Waiting for “Waiting For Ishtar”

There have been a couple of recent posts asking what is happening with “Waiting For Ishtar”. Yes, the documentary is most definitely still in the works. Before updating you on where we are in the process, Jonathan and I would like to thank everyone who posted on this site. Thank you for sharing your thoughts and memories of seeing “Ishtar”. We are still planning to use some of your comments in the documentary.

As for “Waiting For Ishtar”, we are nearing completion of a rough cut of the film, which we will be taking to some producers who have expressed an interest in helping us release the movie. I will update this site as soon as I have more information as to when & where the documentary will be available. Also, we are planning to put together a trailer that you will be able to link to from this site.

We know that it has taken some time to put this thing together, but shooting on location in North Africa was very difficult, and then there was the constant bickering on set, and…wait, that wasn’t our movie. Jonathan and I are very excited about the documentary. We have invested a great deal of time and care, because we wanted to get it right. To everyone who has offered support and interest in “Waiting For Ishtar”, thank you, and please be patient with us.

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What did you think of “Ishtar”?

Roger Ebert called it “A truly dreadful film”, Janet Maslin (NY times) called it “genuinely inspired”, while Jonathan Rosenbaum (Chicago Reader) referred to it as “The most underestimated commercial movie of 1987”.

What did you think of “Ishtar”? Leave your comments here. Who knows? We might just use them in our movie.

HELP ME FINISH MY MOVIE

If you (or someone you know) have borrowed or are waiting to borrow the much-maligned 1987 film “Ishtar” from the Toronto Public Library (within the past 2 years), I want to interview you. Your interview will appear alongside original “Ishtar” cast members, film critics, Tony Award winning songwriters, and Canadian celebrities, like filmmaker Don McKellar. You can contact me by leaving your email address here, or you can email me directly at jmit65@gmail.com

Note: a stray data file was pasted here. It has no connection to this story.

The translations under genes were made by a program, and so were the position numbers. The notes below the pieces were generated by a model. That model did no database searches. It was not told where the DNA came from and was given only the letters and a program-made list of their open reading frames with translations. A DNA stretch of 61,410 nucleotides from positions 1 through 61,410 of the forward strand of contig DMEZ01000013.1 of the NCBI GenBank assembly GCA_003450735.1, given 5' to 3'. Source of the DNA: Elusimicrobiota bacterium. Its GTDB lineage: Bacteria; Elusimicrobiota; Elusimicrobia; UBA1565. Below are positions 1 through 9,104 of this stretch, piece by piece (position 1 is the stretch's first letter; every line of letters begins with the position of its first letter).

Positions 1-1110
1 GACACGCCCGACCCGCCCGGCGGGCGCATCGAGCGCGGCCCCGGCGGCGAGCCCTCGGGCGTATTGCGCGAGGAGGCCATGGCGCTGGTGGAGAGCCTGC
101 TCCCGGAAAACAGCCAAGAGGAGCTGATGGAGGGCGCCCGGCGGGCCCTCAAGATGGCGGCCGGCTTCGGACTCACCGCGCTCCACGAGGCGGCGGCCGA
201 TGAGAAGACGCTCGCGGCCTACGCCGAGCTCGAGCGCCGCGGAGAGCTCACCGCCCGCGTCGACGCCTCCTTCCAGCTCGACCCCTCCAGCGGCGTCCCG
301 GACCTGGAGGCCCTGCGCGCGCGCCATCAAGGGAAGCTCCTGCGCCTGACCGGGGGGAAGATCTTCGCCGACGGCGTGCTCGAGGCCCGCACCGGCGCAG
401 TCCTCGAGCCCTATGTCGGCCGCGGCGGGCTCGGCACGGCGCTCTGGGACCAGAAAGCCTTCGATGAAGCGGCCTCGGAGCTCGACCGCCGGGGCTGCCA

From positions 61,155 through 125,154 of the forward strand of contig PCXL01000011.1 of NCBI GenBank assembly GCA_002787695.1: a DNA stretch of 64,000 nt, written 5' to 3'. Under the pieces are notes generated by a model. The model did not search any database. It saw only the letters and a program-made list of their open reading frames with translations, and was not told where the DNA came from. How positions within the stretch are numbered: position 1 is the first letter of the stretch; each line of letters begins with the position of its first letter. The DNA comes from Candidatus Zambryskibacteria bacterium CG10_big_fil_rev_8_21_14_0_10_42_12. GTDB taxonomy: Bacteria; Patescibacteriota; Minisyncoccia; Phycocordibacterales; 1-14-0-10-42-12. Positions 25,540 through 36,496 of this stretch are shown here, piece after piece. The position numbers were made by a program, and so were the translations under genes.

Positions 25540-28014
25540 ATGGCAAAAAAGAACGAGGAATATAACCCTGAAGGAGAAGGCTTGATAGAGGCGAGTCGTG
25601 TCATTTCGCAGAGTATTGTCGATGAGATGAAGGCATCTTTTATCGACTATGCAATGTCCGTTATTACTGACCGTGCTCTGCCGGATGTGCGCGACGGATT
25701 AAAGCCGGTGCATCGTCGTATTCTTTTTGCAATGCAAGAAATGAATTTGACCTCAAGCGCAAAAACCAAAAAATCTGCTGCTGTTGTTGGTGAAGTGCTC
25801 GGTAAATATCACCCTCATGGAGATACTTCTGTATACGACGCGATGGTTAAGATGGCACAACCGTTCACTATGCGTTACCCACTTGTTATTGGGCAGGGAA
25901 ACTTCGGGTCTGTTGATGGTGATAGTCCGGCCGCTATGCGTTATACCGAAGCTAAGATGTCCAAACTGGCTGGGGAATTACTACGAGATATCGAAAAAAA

Waiting For Ishtar

“Waiting For Ishtar” is the name of a documentary feature currently in production from first-time filmmakers John Mitchell and Jonathan Crombie. The “Isthar” in the title refers to writer/director Elaine May’s much-maligned 1987 comedy, starring Dustin Hoffman and Warren Beatty.

Backstory:

The night of his 39th birthday, Toronto comedy writer/performer and unabashed “Ishtar” fan, John Mitchell was challenged by a newspaper editor to write an article proclaiming and explaining his love for the movie. With a genuine and pathetic sense of glee, Mitchell began his assignment by taking a trip to the public library to put a hold on “Ishtar”. Returning two weeks later to find out why the movie had not arrived, Mitchell was surprised to discover that he was #34 on a list of #47 library members all waiting to borrow “Ishtar”. Realizing that it would take eight and a half months to get his copy, Mitchell began to wonder who else would be willing to wait that long (and longer) to see what critic Roger Ebert called: “A truly dreadful film”. The article quickly turned into the idea for a documentary, to find and interview the 46 other Toronto Public Library members “Waiting For Ishtar”.

Waiting For Ishtar:

What began as a small, home-made movie has grown in scale. This concept has grabbed the attention of writer/director, Elaine May, and former head of production for Columbia Pictures, Julian Schlossberg. Original “Ishtar” cast members, Charles Grodin and Carol Kane have already been interviewed, and later it is planned that others from the original production will be participating. Filmmakers, Mitchell and Crombie have shot over 40 hours of footage and conducted interviews with dozens of subjects: film critics, songwriters, Ishtar fans, writers and directors, including well-known Canadian filmmaker, Don McKellar.

“Waiting For Ishtar” follows John Mitchell as he tries to negotiate his way through the puzzling bureaucracy of a privacy-obsessed public library system, while simaltaneously examining the fate of “The most underestimated commercial movie of 1987” (Jonathan Rosenbaum, Chicago Reader). Part detective search, part impossible quest, “Waiting For Ishtar” takes a humourous look at a struggling musical comedy writer’s obsession with a movie about two struggling songwriters.